23 Aug

INTERVIEW: Eefje de Visser on Combining Visuals and Music + What’s Next

It was day four at the Belgian festival Pukkelpop, and we were TIRED. But then a record label messaged us telling us that we really needed to see a show because it would be special. And they were so fucking right. We went to see Eefje De Visser performing in The Marquee with a brand-new show, and we were absolutely blown away. She was kind enough to take some time after her performance to talk to us about performing, ‘Bitterzoet’, the future, and more.

How’s it going?

Good! I feel very calm. It’s a fun time right now, and I’m enjoying myself.

Congratulations on the show! I must be honest, and excuse my words, but I stood there and thought, what the fuck, meid*, this is crazy.

Thank you! Gosh, that’s grown, actually. I started with this show—with Bitterzoet now for the first time—to be able to express myself visually. During the making of the record, I was also thinking about the visuals, what should be in them and what I wanted from them, and what feeling should be in them. And then in 2019, we did our show here for the first time at Pukkelpop as well. And then the idea was that I wanted to do something with choreography. I wanted it to be a musical show, not that the choreography would take over from the music. That there would be moments in there. We’ve been doing that ever since. And I wanted a very warm color palette. Warm and deep. Something soft. Sometimes very feminine, maybe. We’ve been able to deepen that more and more, and now we’re at a point where it’s working better. Ultimately, I want people to stand there with a good feeling.

*Dutch for “girl” but in a sassy, fun way

You’re on stage with a lot of people now—with dancers… Does that create a different atmosphere?

We worked with four extra dancers for Lowlands and Pukkelpop, which is very exciting for us. You can’t rehearse that. Of course, you rehearse on a stage, but there are cables, there is less space… But because we were already able to do it at Lowlands, we were a bit more in our element now. Only this time, we had confetti for the first time ever, which was very nice. Swirling confetti that fell like snow. I had wanted that for a long time. So, all these new elements keep us sharp.

Were you nervous to perform? Bitterzoet was voted one of the best albums, it was a huge success.

Yes, I was, but I’m trying to tone it down. I want to be okay with it so that if it doesn’t go well, I don’t suffer too much. If I feel like if it goes really well or is a big success, it doesn’t make me a better artist. So, I try to keep myself calm in that and realize that things can go wrong, and then I actually want to be ok with that. And that way, I can still do these concerts relatively calmly.

Since Bitterzoet came out, it took a long time before you could perform it on stage. How was it to see people’s faces for the first time?

Yes, a lot of fun. We have played a lot in front of an audience, but always in a COVID-proof setup and that is so different. And the first time we played without COVID measures was in Antwerp at the Open Air Theatre. And that really felt incredible for all of us: for me and the audience… It was raining too. And I just had this new song, which has something about rain in it—my new EP is also called Blauwe Regen (editor’s note: means Blue Rain), and it all came together so nicely.  That was also the moment that I realized how important it is that people can stand close to each other, can feel each other, and that the emotion spills over to people standing next to you. That is so special. That you become one group together. And I think we also need that group feeling. I have to say, that’s really the kind of magic you look for at festivals, and in clubs, you hope it will happen. Now that it has happened, it really exceeded my expectations. It’s been so much fun. People were totally on board and knew the songs well, too, because they’ve been out for so long. There was a lot of ecstasy. That’s what we want.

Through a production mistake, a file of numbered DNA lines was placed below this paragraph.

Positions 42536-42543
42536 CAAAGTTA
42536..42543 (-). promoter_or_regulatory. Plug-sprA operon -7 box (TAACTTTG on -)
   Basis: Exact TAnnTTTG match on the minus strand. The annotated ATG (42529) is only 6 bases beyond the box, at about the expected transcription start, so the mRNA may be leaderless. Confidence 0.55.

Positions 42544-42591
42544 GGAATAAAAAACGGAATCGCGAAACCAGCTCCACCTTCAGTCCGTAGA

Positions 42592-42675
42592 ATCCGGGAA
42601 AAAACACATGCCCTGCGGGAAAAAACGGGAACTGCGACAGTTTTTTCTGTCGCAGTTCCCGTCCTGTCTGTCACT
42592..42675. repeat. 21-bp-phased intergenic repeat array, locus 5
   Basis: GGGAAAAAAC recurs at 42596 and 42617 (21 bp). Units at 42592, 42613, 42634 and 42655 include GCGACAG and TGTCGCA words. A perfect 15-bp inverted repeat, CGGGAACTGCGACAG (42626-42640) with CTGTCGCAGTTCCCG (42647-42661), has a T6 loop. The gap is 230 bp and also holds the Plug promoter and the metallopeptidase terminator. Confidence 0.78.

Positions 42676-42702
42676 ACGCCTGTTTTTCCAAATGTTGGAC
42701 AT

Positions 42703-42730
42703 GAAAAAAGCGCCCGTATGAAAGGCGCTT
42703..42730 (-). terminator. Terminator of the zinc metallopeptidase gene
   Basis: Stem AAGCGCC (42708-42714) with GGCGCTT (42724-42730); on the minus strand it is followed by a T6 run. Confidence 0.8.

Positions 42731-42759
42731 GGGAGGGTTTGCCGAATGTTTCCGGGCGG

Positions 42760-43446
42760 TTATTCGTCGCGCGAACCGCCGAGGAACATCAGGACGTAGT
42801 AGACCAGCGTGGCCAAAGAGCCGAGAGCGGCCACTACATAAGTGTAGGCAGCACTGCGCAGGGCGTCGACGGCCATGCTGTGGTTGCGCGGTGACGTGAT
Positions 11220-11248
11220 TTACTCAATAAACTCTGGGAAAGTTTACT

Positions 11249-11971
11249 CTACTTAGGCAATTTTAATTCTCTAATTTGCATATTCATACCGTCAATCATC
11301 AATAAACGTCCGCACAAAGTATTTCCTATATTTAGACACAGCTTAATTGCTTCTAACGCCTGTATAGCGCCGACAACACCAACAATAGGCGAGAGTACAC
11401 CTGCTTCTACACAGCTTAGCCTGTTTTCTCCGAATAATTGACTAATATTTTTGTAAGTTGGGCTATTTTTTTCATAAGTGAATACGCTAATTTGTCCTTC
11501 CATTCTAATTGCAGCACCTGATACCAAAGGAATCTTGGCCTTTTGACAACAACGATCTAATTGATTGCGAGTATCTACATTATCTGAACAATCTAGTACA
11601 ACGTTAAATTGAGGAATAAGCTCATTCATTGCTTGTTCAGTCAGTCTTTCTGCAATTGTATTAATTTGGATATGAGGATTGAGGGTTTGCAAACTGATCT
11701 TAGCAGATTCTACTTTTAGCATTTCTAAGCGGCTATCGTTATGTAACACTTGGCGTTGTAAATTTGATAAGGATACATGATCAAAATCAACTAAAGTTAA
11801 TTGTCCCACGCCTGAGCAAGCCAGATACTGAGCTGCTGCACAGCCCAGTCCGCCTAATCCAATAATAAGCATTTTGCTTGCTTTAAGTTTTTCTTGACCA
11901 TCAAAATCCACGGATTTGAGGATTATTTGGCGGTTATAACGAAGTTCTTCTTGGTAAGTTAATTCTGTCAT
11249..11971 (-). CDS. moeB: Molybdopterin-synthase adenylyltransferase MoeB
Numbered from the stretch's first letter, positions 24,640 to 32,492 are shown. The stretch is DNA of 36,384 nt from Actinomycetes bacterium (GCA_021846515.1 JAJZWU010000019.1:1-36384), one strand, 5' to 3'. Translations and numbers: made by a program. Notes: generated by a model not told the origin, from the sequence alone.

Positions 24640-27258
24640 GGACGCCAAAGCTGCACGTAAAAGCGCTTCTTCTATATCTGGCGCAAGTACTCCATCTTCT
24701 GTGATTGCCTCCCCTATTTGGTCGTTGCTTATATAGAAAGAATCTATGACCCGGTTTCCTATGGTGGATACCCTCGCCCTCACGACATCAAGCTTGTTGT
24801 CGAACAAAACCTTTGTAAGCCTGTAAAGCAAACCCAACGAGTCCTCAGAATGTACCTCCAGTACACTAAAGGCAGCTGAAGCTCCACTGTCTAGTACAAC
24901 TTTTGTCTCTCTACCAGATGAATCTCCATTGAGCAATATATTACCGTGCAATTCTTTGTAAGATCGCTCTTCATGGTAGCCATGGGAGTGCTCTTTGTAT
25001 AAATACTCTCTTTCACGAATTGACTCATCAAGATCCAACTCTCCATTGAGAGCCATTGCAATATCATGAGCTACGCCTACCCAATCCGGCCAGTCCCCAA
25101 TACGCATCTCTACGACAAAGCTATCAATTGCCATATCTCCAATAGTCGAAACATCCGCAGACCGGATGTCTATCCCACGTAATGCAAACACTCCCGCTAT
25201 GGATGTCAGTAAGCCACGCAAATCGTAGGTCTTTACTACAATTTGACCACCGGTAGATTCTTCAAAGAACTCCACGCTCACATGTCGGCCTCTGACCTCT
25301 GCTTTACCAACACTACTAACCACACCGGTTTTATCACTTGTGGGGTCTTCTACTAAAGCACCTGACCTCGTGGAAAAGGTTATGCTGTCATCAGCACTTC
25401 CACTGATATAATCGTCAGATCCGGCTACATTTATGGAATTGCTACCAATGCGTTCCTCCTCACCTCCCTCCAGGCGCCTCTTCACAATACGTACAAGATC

The album is nearly two years old; are you already thinking about the next step?

Definitely. I’m still searching. Of course, it’s also difficult because we’re already working with dancers, confetti, all that stuff… I don’t want to have to go even more bombastic or even more out of the box every time to blow up the show even more. I don’t want to become the type of artist where the show becomes more important than the music, so to speak. That’s a kind of balance I must find now. There’s a lot going through my head, but I don’t know what form it’s going to take.

Are you already thinking about your next album?

I’ve written lots of songs already. But I’m going to add many more. And a lot will fall off. But there is a lot of inspiration. There’s no time pressure. I’ve realized that Bitterzoet has been out for a long time now, and I would if it doesn’t take too long. But on the other hand, I want it to be really good, and I don’t want to rush anything. So, if it is necessary, it will take longer. 

What’s on your list for the coming year?

We have a tour coming up now. We are at [Belgian festival] Crammerock and then we do a club tour through the Netherlands. But now I can also announce that we are going to do a show in the Ancienne Belgique in Brussels on December 8th. And then we’ll close the Bitterzoet era down. Closing a chapter.

Photos by Robin Joris Dullers

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